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Facts About Mastocytosis

By on July 17, 2012 in Diseases, Prevention with 0 Comments

What is mastocytosis?

Mastocytosis is an abnormal increase of mast cells in the body. Mast cells are part of the immune system that help protect the body from infection. The most common form of mastocytosis is when mast cells accumulate in the skin and cause stains or reddish brown lumps. In rare cases, mastocytosis can affect other parts of the body, including the stomach, intestines and bone marrow.

Mastocytosis can occur in people of any age. It is usually mild in children and often outgrow it as they grow.

What are mast cells?

Mast cells are a cell type that produces the bone marrow. They are part of the immune system that helps fight infection. There are more of these cells in the skin, lungs and intestines than in other parts of the body.

Mast cells produce a chemical called histamine. Normally, this chemical acts as a kind of alarm to inform the immune system that an infection is attacking a part of the body. Histamine can cause swelling, itching and redness when the body reacts to something like an insect bite or a bee sting (which is called allergic reaction).

What are the symptoms of mastocytosis?

The symptoms are different depending on where mast cells are increased. If there are too many mast cells in your skin, you could have a red rash that itches. You may have hives or rashes that seem to have freckles. If you rub the rash, it may become red and swollen. Sometimes, mast cells collect in one place on the skin and cause a large lump.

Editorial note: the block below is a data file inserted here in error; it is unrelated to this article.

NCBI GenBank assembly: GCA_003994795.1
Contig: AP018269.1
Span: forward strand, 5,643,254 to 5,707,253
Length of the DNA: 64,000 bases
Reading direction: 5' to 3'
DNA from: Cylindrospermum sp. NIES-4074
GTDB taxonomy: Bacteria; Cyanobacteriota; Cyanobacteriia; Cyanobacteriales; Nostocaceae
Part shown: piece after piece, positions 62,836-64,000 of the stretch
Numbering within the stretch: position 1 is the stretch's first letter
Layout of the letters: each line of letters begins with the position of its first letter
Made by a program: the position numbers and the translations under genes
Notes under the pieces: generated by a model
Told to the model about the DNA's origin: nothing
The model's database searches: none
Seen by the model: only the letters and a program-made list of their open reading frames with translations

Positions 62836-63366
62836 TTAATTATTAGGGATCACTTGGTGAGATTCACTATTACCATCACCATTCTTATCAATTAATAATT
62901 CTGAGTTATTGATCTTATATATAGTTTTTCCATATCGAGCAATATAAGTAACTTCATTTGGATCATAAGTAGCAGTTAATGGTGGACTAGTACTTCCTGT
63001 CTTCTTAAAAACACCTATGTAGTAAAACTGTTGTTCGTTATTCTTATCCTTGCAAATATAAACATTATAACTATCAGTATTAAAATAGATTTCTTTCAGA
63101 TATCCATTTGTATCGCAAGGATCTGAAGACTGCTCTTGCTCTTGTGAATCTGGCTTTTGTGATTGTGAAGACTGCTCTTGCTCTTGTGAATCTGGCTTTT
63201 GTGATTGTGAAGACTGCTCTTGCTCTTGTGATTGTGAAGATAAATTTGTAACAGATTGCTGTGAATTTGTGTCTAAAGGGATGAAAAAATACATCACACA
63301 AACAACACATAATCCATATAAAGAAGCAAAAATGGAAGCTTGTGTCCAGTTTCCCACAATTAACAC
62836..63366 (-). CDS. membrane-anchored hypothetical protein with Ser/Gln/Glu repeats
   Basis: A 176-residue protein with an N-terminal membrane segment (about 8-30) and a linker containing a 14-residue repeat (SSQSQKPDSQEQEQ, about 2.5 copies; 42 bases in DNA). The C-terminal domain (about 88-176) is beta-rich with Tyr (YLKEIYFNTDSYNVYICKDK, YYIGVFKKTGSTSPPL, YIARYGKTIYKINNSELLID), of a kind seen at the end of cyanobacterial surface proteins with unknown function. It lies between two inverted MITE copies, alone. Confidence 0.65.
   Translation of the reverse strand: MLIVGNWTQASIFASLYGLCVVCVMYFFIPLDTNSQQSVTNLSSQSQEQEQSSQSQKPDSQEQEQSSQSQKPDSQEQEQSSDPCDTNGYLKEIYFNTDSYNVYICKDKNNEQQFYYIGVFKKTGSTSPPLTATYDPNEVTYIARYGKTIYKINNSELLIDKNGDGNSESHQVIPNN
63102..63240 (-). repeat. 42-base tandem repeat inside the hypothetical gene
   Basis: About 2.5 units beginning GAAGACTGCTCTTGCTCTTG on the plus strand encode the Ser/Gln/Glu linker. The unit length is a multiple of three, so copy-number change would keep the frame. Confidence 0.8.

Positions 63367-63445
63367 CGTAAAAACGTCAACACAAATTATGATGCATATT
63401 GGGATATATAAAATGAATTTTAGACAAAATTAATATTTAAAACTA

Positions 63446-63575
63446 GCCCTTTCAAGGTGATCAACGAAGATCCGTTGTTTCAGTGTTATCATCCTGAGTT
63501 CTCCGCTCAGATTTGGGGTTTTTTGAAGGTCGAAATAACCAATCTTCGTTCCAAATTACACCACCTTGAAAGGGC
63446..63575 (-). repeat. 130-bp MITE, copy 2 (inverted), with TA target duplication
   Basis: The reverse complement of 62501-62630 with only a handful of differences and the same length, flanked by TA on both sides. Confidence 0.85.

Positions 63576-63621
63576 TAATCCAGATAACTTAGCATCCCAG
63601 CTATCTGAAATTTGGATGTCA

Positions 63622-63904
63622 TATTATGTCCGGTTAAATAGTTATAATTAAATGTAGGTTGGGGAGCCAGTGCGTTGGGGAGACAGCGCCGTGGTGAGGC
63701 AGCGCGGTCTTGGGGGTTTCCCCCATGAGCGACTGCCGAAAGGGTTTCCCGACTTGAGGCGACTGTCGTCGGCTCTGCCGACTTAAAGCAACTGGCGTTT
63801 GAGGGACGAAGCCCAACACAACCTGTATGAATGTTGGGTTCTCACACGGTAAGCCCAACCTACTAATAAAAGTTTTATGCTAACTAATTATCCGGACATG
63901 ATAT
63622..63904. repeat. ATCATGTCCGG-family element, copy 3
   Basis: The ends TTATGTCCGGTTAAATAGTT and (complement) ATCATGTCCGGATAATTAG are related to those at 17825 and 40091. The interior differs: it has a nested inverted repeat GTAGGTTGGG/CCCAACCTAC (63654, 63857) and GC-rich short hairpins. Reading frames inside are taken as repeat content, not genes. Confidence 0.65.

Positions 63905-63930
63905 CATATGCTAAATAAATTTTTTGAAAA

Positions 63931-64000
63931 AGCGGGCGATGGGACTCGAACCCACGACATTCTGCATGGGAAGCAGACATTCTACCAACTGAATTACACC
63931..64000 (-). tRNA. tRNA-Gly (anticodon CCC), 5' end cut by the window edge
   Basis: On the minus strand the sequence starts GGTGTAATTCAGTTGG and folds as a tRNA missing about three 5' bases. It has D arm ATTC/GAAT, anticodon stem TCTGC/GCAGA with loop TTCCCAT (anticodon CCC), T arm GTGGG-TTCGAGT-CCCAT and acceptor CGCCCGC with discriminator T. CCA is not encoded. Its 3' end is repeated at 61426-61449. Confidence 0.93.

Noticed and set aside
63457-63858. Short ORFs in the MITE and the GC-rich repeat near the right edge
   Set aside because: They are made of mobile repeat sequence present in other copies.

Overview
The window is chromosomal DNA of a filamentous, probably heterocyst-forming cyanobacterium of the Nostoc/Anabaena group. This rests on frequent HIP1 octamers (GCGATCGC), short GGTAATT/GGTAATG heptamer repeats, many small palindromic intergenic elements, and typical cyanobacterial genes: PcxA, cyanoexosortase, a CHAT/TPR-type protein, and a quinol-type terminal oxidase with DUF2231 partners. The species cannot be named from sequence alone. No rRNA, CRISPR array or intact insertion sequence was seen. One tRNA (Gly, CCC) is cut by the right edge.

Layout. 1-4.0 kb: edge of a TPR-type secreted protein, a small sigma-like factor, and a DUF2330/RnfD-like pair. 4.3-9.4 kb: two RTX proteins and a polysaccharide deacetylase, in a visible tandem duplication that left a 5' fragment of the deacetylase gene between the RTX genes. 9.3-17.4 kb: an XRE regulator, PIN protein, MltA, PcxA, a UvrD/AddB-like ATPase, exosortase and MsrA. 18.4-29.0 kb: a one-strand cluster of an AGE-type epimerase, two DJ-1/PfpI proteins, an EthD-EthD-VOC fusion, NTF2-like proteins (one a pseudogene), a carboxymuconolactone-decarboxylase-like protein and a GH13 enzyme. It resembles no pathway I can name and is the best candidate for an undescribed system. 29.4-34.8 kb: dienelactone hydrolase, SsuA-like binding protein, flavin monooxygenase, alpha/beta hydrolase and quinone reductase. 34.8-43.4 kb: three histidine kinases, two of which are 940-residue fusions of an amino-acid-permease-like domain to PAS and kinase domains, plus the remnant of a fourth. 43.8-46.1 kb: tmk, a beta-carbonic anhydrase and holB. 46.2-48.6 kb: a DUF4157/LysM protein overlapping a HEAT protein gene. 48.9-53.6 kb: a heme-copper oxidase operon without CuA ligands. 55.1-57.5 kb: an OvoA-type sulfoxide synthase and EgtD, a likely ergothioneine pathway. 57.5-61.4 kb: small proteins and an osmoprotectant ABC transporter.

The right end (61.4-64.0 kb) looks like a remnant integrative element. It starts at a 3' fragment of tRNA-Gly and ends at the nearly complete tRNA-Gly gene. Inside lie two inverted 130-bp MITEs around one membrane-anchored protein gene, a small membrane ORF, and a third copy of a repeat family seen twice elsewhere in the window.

If mast cells are in the stomach and intestines, you may have diarrhea and stomach pain. In some people, increased mast cells cause a severe reaction, similar to a severe allergic reaction. This type of serious reaction is rare. The blood pressure of these people could fall suddenly to a low level and cause them to faint. They may have trouble breathing. This reaction can cause death if treatment is begun immediately.

Possible symptoms of mastocytosis include:

  • Red, itchy rash.
  • Rashes that appear freckles.
  • Hives.
  • A large bump on the skin.
  • Diarrhea.
  • Stomach pain, nausea or vomiting.
  • Fainting.
  • Shortness of breath.

Can mastocytosis be treated?

Currently, there is no cure for mastocytosis, but treatment can help stop your symptoms.

Antihistamines (often used to treat allergies) are useful. If the rash gets upset, your doctor may suggest treatment with ultraviolet light. If you have diarrhea, an oral version of a drug called cromolyn sodium (brand name: Gastrocrom) may help relieve digestive problems.

Perhaps the best treatment for mastocytosis is to stay away from the factors that seem to trigger your symptoms. It might be useful for you and your doctor to list all the factors that make you experience symptoms. Did your symptoms begin after you were exposed to heat or cold? Do you feel stressed? Did you take a certain medication? Were you bitten by an insect? Show the list of triggers to your doctor.

Because mastocytosis can cause a severe allergic reaction in some people, it is recommended to get an emergency kit with you always to be given drugs to stop the dangerous reaction.

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